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Dallas County Commissioner John Wiley Price Beats Dwaine Caraway By Wide Margin

BJ Austin
John Wiley Price, in an earlier picture, has been a Dallas County commissioner since the mid-1980s.

Longtime incumbent Dallas County Commissioner John Wiley Price had three challengers in Tuesday’s Democratic primary. Still, he was able to fend them off. 

Despite his upcoming federal corruption trial, Price won without a runoff.

This was considered Price’s toughest race in decades. Not since his first election more than 30 years ago has Dallas County’s only African-American commissioner faced a runoff. But Price won outright again, with 53 percent of the vote. 

“You know I can’t take credit, I can only vote for me one time,” Price said. “The people of District 3 voted. I think they’ve spoken volumes.”

Zachary Thompson says it was a night to appreciate Price’s victory -- not a time to think about the commissioner’s federal trial scheduled in September. Thompson runs Dallas County’s Health and Human Services department.

“For 30 years he’s been our man downtown working hard to make sure the district’s taken care of, in terms of just being on the ground, working hard,” Thompson said.

Dwaine Caraway, the former Dallas City Council member and mayor pro tem, gave Price his toughest race in years, but he fell far short. Caraway got only about 23 percent of the votes.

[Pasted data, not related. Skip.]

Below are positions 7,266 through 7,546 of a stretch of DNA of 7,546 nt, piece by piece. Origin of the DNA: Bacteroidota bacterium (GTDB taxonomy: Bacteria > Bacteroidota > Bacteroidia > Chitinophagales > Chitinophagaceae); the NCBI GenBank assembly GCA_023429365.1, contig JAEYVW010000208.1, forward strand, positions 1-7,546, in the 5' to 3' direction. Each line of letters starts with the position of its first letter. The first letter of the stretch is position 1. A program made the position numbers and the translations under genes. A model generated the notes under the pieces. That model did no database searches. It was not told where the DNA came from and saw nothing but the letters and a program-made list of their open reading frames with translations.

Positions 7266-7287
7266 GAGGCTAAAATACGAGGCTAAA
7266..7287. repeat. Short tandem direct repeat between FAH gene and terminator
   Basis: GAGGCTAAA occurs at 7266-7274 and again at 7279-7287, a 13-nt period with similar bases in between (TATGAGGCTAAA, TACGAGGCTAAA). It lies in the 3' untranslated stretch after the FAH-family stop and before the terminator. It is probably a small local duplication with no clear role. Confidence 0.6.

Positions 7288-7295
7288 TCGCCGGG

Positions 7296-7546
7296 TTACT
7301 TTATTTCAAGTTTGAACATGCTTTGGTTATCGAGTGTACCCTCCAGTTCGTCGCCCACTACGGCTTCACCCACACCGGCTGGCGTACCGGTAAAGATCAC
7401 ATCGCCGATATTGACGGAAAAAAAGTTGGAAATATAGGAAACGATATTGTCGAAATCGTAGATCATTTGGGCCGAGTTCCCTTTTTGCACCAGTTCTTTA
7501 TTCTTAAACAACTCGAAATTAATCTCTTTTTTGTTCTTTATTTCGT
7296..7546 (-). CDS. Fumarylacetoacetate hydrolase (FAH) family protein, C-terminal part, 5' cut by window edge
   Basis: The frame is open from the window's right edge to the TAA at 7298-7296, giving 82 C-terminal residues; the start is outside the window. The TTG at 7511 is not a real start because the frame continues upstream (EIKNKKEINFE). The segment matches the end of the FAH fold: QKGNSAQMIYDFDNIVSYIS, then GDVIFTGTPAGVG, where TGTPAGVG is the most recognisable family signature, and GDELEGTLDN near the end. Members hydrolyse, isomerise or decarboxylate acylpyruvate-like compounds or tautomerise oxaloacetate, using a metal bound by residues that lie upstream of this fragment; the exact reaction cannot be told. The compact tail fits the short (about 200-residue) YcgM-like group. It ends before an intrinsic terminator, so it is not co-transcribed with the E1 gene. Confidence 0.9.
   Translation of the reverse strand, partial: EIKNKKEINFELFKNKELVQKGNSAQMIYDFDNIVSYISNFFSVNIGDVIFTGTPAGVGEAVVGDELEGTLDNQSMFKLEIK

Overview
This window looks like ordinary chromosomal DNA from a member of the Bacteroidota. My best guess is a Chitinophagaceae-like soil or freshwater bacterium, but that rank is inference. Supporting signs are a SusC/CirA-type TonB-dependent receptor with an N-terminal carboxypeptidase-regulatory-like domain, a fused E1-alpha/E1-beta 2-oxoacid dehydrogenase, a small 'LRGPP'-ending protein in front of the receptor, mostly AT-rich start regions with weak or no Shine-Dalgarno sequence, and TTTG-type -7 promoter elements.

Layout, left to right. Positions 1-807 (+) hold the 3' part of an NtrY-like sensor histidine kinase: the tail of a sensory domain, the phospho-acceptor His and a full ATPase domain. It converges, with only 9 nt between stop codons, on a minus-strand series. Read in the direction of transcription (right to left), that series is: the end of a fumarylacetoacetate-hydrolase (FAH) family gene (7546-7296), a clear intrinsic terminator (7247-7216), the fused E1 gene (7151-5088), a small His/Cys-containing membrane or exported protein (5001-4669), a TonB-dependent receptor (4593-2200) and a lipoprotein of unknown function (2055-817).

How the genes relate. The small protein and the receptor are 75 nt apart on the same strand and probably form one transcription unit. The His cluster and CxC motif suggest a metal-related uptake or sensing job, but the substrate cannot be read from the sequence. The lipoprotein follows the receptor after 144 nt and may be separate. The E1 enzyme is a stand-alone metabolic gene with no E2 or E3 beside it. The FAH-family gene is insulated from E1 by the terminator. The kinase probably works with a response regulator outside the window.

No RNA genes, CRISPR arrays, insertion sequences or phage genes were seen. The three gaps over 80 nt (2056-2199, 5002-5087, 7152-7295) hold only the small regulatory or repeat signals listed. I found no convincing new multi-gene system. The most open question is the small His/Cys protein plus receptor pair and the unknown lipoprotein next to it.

One of those votes came from Associate Baptist minister Arthur Ray Melton. He has known Caraway and Price for at least 30 years. For Melton, Price is a little over the top. Caraway’s more down to earth, Melton says.

“He has the ability to communicate with everybody without having an attitude or a radical situation,” Melton said.

The two other candidates in the primary, Cedric Davis and Micah Phillips, each received about 10 percent of the vote.

A recent blow-up between Caraway and Price at a Dallas gospel station that was captured on video may have brought more attention to this race. But in the end, that didn’t upset the decades of primary victories for Price. 

Only a guilty verdict may unseat the commissioner. Price has consistently said he’s done nothing wrong. 

Bill Zeeble has been a full-time reporter at KERA since 1992, covering everything from medicine to the Mavericks and education to environmental issues.